Potter's field

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A trench at the potter's field on Hart Island, New York, circa 1890 by Jacob Riis
Potter's field in Dunn County, Wisconsin

A potter's field, paupers' grave or common grave is a place for the burial of unknown, unclaimed or indigent people. "Potter's field" is of Biblical origin,[1] referring to Akeldama (meaning field of blood in Aramaic), stated to have been purchased after Judas Iscariot's suicide by the high priests of Jerusalem with the coins that had been paid to Judas for his identification of Jesus. The priests are stated to have acquired it for the burial of strangers, criminals, and the poor, the coins paid to Judas being considered blood money. Prior to Akeldama's use as a burial ground, it had been a site where potters collected high-quality, deeply red clay for the production of ceramics, thus the name potters' field.

"I come to claim my dead" drawing by William Thomas Smedley, circa 1884


The term "potter's field" comes from Matthew 27:327:8 in the New Testament of the Bible, in which Jewish priests take 30 pieces of silver returned by a remorseful Judas:

Then Judas, who betrayed him, seeing that he was condemned, repenting himself, brought back the thirty pieces of silver to the chief priests and ancients, saying: "I have sinned in betraying innocent blood." But they said: "What is that to us? Look thou to it." And casting down the pieces of silver in the temple, he departed, and went and hanged himself with a halter. But the chief priests, having taken the pieces of silver, said: "It is not lawful to put them into the corbona, because it is the price of blood." And after they had consulted together, they bought with them the potter's field, to be a burying place for strangers. For this the field was called Haceldama, that is, the field of blood, even to this day. — Douay–Rheims Bible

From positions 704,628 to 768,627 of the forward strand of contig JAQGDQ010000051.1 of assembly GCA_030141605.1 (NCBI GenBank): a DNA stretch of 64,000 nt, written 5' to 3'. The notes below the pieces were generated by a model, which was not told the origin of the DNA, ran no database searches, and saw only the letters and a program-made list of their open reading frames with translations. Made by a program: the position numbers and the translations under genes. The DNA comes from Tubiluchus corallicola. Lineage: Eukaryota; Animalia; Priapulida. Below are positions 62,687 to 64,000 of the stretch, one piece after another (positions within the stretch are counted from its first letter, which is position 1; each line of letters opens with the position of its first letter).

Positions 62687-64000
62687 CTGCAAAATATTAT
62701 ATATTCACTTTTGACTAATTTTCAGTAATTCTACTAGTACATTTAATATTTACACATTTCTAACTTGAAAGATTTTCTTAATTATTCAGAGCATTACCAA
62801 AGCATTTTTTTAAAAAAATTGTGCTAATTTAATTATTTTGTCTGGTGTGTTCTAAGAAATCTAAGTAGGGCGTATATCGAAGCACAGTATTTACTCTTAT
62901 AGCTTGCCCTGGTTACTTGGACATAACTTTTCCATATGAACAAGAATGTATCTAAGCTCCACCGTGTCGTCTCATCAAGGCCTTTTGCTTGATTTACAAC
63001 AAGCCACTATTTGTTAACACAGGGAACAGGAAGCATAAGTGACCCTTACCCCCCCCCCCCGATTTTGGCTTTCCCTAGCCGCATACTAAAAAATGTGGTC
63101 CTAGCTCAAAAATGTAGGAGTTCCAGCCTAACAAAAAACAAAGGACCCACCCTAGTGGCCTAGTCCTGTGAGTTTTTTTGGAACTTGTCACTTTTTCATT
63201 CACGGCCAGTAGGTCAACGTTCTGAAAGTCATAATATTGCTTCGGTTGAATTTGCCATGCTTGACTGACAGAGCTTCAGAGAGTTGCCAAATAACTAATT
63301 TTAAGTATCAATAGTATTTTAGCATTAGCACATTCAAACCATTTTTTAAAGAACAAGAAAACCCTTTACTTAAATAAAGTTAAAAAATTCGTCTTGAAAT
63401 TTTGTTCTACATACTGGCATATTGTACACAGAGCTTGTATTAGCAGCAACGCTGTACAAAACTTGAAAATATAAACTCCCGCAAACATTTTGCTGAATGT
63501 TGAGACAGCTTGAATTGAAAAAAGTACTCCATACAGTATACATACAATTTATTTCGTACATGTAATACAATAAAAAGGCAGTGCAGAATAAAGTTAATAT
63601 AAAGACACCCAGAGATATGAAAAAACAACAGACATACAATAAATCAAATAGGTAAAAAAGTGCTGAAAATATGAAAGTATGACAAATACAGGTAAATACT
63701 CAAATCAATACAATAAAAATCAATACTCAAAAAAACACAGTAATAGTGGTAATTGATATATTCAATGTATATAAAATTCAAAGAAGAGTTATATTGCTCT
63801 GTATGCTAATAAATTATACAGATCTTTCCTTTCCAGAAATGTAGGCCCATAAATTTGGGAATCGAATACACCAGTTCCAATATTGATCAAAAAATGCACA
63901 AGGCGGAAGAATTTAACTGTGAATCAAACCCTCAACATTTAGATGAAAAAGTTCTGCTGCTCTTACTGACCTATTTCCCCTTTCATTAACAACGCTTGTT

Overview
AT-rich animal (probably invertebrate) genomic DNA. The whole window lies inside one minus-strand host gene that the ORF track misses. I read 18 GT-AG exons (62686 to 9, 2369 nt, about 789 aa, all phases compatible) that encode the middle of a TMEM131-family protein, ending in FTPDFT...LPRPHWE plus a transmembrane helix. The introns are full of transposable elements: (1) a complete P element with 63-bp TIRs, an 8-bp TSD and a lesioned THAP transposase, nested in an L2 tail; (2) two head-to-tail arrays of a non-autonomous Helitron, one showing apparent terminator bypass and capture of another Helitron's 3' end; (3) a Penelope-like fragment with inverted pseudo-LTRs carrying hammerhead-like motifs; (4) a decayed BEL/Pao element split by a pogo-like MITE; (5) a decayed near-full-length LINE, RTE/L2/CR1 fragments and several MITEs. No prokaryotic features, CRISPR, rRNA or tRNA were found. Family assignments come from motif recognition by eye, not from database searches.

The site referred to in these verses is traditionally known as Akeldama, in the valley of Hinnom, which was a source of potters' clay. After the clay was removed, such a site would be left unusable for agriculture, being full of trenches and holes, thus becoming a graveyard for those who could not be buried in an orthodox cemetery.[2] [3]

The author of Matthew was drawing on earlier Biblical references to potters' fields. The passage continues, with verses 9 and 10:

Then what the prophet Jeremiah had said came true: "They took the thirty silver coins, the amount the people of Israel had agreed to pay for him, and used the money to buy the potter's field, as the Lord had commanded me."